Review RRSP beneficiaries regularly to avoid estate problems
With the RRSP deadline just around the corner, inattentive investors can easily lose sight of a critical tax detail: designating a beneficiary for their money in case of death.
This way, your RRSP assets can be rolled over to his or her plan at your death, allowing you to avoid paying tax until the surviving spouse is faced with his or her own final tax return.
You can also name your estate as the beneficiary and then leave your estate to your spouse, a dependent child or a grandchild in your will, though probate fees will apply.
If you die and you have a designated beneficiary, your RRSP gets cashed and that person or group gets its full value. The funds pass outside the will, without probate, which can save up to 2 per cent of the asset’s value, depending on the province and its probate fees.
Not keeping track of such items can scuttle your estate plan and lead to squabbling among your heirs, warns Ed Olkovich, a Toronto estate lawyer and author of Breakthrough Estate Planning.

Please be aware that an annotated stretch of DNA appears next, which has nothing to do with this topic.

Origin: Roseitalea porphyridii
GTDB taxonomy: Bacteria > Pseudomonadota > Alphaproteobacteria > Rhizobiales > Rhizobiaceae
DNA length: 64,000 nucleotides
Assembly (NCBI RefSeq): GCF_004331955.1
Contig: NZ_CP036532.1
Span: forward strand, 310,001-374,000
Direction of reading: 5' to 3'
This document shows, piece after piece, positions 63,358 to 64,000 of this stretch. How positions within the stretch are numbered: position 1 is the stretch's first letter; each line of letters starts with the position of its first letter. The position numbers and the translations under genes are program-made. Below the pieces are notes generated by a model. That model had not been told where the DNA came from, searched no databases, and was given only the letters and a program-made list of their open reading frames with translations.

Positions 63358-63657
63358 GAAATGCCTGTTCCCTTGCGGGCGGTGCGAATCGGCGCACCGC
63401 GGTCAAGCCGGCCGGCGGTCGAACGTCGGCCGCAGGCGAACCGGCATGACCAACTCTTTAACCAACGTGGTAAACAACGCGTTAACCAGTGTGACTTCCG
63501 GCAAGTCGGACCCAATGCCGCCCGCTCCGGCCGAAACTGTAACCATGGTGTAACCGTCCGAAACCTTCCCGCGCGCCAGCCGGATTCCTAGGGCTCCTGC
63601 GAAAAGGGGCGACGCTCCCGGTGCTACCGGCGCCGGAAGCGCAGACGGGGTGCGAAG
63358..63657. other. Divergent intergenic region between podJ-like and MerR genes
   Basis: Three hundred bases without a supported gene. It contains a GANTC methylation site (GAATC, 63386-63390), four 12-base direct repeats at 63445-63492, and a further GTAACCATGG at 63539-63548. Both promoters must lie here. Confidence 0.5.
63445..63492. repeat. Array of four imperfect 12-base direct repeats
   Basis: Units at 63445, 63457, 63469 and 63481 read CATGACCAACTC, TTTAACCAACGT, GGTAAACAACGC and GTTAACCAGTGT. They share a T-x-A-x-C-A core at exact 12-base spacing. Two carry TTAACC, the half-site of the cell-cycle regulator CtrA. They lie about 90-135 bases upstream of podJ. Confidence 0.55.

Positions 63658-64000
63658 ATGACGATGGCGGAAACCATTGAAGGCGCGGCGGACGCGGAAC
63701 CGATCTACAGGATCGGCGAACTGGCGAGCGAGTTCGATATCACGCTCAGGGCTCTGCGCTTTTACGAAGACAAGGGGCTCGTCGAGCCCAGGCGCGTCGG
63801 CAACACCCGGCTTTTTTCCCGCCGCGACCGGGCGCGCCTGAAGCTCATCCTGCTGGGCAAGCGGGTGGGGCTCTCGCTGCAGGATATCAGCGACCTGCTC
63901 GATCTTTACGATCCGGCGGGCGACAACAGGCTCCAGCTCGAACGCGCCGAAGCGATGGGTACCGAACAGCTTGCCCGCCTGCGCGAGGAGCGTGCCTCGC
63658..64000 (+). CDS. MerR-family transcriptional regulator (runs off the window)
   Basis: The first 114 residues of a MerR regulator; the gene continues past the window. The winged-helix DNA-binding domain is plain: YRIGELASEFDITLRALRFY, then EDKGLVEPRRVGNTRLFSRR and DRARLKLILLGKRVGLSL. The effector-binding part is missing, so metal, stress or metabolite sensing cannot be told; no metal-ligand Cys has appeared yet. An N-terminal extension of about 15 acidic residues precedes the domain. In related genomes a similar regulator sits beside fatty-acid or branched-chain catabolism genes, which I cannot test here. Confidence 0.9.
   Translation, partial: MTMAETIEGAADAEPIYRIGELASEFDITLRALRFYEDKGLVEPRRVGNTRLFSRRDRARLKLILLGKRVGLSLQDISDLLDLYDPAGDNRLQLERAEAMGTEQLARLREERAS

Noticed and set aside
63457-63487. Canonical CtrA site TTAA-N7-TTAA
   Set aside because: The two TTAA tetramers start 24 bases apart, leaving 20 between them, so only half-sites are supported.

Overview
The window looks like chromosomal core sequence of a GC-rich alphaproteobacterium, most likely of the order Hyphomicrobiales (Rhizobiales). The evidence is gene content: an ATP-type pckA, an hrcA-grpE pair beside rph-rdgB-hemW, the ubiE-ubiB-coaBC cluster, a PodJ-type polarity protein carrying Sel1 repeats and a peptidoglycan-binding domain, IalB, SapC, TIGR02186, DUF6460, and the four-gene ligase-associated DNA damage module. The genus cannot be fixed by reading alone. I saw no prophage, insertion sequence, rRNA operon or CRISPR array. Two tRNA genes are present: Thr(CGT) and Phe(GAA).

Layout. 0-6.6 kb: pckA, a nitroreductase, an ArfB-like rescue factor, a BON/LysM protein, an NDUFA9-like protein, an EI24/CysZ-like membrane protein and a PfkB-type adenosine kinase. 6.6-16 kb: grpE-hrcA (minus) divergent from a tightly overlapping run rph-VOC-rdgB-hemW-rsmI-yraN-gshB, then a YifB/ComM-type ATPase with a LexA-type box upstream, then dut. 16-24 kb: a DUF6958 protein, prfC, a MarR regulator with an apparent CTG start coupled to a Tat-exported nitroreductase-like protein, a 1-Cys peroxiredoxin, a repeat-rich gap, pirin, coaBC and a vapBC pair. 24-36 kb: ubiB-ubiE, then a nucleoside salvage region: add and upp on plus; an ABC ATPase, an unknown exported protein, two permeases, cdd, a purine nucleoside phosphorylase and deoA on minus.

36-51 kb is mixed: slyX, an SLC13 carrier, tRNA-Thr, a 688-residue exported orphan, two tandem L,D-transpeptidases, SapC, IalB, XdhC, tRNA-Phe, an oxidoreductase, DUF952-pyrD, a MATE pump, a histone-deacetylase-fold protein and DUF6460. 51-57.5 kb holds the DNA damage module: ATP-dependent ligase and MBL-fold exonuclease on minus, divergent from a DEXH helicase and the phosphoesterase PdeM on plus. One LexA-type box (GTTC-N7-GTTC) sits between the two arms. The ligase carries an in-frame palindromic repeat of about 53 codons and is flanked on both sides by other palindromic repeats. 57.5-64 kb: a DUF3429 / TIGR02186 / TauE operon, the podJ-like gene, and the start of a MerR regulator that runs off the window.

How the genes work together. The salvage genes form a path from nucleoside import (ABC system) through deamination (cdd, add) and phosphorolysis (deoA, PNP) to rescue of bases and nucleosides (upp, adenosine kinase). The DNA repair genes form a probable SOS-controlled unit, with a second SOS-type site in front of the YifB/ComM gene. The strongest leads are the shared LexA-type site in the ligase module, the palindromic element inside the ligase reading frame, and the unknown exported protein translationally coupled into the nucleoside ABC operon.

Periodically revisiting designations is important, he adds, especially given current divorce rates and blended families.
No estate plan will work if it’s out of date, Olkovich notes. Birth, adoption, divorce, marriage, death, and other factors may change the beneficiaries in your will or the assets you plan to leave them.
What can go wrong? Well, one Vancouver widow was surprised to find that when her husband died that he left all of his RRSPs to his sister. Because there was no RRSP spousal rollover possible, tens of thousands of dollars in tax came out of the wife's inheritance, while the man's sister got the full value of his RRSPs -- which is not likely what the deceased intended.
Have you ever bothered to review that RRSP paperwork? Any changes? Any recommendations?
By Gordon Powers, MSN Money